Real-world data is complex and often consists of objects that can be decomposed into multiple entities (e.g. images into pixels, graphs into interconnected nodes). Randomized smoothing is a powerful framework for making models provably robust against small changes to their inputs - by guaranteeing robustness of the majority vote when randomly adding noise before classification. Yet, certifying robustness on such complex data via randomized smoothing is challenging when adversaries do not arbitrarily perturb entire objects (e.g. images) but only a subset of their entities (e.g. pixels). As a solution, we introduce hierarchical randomized smoothing: We partially smooth objects by adding random noise only on a randomly selected subset of their entities. By adding noise in a more targeted manner than existing methods we obtain stronger robustness guarantees while maintaining high accuracy. We initialize hierarchical smoothing using different noising distributions, yielding novel robustness certificates for discrete and continuous domains. We experimentally demonstrate the importance of hierarchical smoothing in image and node classification, where it yields superior robustness-accuracy trade-offs. Overall, hierarchical smoothing is an important contribution towards models that are both - certifiably robust to perturbations and accurate.
Most adversarial attacks and defenses focus on perturbations within small $\ell_p$-norm constraints. However, $\ell_p$ threat models cannot capture all relevant semantic-preserving perturbations, and hence, the scope of robustness evaluations is limited. In this work, we introduce Score-Based Adversarial Generation (ScoreAG), a novel framework that leverages the advancements in score-based generative models to generate adversarial examples beyond $\ell_p$-norm constraints, so-called unrestricted adversarial examples, overcoming their limitations. Unlike traditional methods, ScoreAG maintains the core semantics of images while generating realistic adversarial examples, either by transforming existing images or synthesizing new ones entirely from scratch. We further exploit the generative capability of ScoreAG to purify images, empirically enhancing the robustness of classifiers. Our extensive empirical evaluation demonstrates that ScoreAG matches the performance of state-of-the-art attacks and defenses across multiple benchmarks. This work highlights the importance of investigating adversarial examples bounded by semantics rather than $\ell_p$-norm constraints. ScoreAG represents an important step towards more encompassing robustness assessments.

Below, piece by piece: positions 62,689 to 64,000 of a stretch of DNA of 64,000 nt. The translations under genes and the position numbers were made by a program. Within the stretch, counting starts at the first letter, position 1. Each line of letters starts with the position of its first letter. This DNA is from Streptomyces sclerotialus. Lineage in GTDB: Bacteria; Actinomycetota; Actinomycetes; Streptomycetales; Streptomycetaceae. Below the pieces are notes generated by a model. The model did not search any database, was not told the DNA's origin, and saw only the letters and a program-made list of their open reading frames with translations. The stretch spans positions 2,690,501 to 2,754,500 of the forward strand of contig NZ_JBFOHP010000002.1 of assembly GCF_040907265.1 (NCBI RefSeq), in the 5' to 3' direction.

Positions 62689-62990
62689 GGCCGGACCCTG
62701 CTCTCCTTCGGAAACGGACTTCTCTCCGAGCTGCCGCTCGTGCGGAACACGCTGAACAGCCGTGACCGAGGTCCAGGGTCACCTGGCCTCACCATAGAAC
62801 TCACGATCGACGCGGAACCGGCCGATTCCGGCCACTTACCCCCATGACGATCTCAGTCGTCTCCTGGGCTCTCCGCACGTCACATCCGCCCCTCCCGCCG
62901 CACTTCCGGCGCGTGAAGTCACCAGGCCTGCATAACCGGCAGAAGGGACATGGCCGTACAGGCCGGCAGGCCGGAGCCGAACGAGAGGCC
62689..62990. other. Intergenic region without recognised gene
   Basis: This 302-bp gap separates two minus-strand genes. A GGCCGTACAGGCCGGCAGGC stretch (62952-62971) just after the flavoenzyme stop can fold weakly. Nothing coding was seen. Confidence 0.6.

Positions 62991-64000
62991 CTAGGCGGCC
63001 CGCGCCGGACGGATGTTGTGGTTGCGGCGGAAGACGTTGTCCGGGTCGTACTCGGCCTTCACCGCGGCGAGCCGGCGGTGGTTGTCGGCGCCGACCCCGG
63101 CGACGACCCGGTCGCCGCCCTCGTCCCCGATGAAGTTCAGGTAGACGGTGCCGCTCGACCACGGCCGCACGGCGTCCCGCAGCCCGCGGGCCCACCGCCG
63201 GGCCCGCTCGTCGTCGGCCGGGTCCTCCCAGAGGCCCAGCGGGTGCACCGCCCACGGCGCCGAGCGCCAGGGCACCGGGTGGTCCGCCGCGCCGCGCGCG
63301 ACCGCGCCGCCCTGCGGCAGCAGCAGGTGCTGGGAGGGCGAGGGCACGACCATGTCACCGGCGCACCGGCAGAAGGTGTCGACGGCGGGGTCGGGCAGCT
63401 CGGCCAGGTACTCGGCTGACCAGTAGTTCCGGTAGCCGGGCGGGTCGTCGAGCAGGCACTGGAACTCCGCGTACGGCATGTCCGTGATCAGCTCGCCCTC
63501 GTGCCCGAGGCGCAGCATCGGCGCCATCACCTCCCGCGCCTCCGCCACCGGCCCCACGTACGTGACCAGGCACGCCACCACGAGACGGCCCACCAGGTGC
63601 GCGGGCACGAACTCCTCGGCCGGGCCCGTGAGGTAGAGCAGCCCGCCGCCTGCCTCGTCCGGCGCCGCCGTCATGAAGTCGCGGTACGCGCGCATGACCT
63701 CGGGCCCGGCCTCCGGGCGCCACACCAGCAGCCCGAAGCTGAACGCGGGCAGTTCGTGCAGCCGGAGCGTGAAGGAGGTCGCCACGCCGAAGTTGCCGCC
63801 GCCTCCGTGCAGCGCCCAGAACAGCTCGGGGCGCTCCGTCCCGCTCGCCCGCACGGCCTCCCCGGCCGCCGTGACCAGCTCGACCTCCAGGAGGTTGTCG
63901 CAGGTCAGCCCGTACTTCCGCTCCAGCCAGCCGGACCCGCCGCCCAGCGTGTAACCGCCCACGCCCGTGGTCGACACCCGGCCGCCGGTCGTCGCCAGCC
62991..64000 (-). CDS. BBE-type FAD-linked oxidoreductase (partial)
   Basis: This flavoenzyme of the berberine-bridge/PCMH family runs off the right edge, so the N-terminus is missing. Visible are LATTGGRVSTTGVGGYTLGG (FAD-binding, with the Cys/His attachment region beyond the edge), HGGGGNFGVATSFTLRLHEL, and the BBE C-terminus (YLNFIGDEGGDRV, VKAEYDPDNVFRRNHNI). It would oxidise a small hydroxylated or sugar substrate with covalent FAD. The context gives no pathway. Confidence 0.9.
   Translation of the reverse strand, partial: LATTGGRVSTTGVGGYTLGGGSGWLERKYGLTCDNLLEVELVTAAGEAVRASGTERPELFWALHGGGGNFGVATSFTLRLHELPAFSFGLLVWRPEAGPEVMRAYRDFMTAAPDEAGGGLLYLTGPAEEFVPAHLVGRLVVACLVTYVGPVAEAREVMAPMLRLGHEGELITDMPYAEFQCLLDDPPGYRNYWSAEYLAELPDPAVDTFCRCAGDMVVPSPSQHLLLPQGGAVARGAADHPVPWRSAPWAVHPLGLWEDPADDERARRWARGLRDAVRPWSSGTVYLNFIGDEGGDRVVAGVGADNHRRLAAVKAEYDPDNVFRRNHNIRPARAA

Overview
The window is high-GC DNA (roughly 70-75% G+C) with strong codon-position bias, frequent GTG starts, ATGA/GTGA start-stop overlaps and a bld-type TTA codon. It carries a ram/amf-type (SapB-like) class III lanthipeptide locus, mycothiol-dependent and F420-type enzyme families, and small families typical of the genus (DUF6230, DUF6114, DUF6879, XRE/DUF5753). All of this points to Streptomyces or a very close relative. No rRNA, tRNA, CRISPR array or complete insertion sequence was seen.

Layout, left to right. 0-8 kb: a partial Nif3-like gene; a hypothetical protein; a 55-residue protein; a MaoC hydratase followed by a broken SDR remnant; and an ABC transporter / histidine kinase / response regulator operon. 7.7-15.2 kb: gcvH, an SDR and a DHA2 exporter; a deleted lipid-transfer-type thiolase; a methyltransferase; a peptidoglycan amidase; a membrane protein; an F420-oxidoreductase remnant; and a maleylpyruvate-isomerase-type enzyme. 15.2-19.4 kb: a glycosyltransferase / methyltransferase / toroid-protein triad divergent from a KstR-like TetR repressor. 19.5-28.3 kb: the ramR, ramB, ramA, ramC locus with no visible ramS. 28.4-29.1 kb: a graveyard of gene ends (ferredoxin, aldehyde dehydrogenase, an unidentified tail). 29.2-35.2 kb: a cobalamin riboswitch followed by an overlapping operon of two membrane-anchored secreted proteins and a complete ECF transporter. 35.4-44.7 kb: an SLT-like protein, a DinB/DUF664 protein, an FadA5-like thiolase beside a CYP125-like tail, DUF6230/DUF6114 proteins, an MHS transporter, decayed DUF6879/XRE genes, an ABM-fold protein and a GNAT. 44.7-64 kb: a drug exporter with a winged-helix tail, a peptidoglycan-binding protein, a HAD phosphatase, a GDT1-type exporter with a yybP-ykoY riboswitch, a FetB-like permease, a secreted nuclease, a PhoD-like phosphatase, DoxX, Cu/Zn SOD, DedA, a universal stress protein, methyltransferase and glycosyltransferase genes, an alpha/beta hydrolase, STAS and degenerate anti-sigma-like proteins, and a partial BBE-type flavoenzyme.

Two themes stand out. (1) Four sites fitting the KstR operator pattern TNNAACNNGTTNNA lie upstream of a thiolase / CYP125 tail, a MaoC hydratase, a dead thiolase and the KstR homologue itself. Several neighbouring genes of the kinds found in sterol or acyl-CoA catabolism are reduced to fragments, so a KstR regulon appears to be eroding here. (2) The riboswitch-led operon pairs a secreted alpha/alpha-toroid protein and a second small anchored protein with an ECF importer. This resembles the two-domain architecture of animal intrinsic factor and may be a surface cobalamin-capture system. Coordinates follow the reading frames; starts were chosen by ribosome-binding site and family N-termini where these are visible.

Active learning (AL) reduces the amount of labeled data needed to train a machine learning model by intelligently choosing which instances to label. Classic pool-based AL requires all data to be present in a datacenter, which can be challenging with the increasing amounts of data needed in deep learning. However, AL on mobile devices and robots, like autonomous cars, can filter the data from perception sensor streams before reaching the datacenter. We exploited the temporal properties for such image streams in our work and proposed the novel temporal predicted loss (TPL) method. To evaluate the stream-based setting properly, we introduced the GTA V streets and the A2D2 streets dataset and made both publicly available. Our experiments showed that our approach significantly improves the diversity of the selection while being an uncertainty-based method. As pool-based approaches are more common in perception applications, we derived a concept for comparing pool-based and stream-based AL, where TPL out-performed state-of-the-art pool- or stream-based approaches for different models. TPL demonstrated a gain of 2.5 precept points (pp) less required data while being significantly faster than pool-based methods.
We perform the first adversarial robustness study into Graph Neural Networks (GNNs) that are provably more powerful than traditional Message Passing Neural Networks (MPNNs). In particular, we use adversarial robustness as a tool to uncover a significant gap between their theoretically possible and empirically achieved expressive power. To do so, we focus on the ability of GNNs to count specific subgraph patterns, which is an established measure of expressivity, and extend the concept of adversarial robustness to this task. Based on this, we develop efficient adversarial attacks for subgraph counting and show that more powerful GNNs fail to generalize even to small perturbations to the graph's structure. Expanding on this, we show that such architectures also fail to count substructures on out-of-distribution graphs.